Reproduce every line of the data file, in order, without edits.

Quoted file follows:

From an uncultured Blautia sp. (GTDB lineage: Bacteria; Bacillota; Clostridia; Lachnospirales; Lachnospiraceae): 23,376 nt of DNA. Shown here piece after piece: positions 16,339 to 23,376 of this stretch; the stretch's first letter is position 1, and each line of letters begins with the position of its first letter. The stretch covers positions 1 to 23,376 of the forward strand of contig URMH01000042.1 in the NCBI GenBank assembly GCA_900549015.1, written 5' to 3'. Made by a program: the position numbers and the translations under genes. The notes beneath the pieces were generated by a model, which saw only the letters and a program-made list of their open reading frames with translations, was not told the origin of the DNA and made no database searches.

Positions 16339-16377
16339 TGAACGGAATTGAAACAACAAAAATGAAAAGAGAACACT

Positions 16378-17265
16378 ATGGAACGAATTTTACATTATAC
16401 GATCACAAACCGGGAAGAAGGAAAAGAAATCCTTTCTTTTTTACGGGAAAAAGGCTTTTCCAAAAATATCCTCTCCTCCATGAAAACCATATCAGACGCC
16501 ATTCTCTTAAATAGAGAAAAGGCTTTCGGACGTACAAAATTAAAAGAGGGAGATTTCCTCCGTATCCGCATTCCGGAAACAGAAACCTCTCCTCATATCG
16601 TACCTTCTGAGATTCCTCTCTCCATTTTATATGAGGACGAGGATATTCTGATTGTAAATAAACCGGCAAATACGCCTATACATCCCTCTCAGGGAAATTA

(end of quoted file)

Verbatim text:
From an uncultured Blautia sp. (GTDB lineage: Bacteria; Bacillota; Clostridia; Lachnospirales; Lachnospiraceae): 23,376 nt of DNA. Shown here piece after piece: positions 16,339 to 23,376 of this stretch; the stretch's first letter is position 1, and each line of letters begins with the position of its first letter. The stretch covers positions 1 to 23,376 of the forward strand of contig URMH01000042.1 in the NCBI GenBank assembly GCA_900549015.1, written 5' to 3'. Made by a program: the position numbers and the translations under genes. The notes beneath the pieces were generated by a model, which saw only the letters and a program-made list of their open reading frames with translations, was not told the origin of the DNA and made no database searches.

Positions 16339-16377
16339 TGAACGGAATTGAAACAACAAAAATGAAAAGAGAACACT

Positions 16378-17265
16378 ATGGAACGAATTTTACATTATAC
16401 GATCACAAACCGGGAAGAAGGAAAAGAAATCCTTTCTTTTTTACGGGAAAAAGGCTTTTCCAAAAATATCCTCTCCTCCATGAAAACCATATCAGACGCC
16501 ATTCTCTTAAATAGAGAAAAGGCTTTCGGACGTACAAAATTAAAAGAGGGAGATTTCCTCCGTATCCGCATTCCGGAAACAGAAACCTCTCCTCATATCG
16601 TACCTTCTGAGATTCCTCTCTCCATTTTATATGAGGACGAGGATATTCTGATTGTAAATAAACCGGCAAATACGCCTATACATCCCTCTCAGGGAAATTA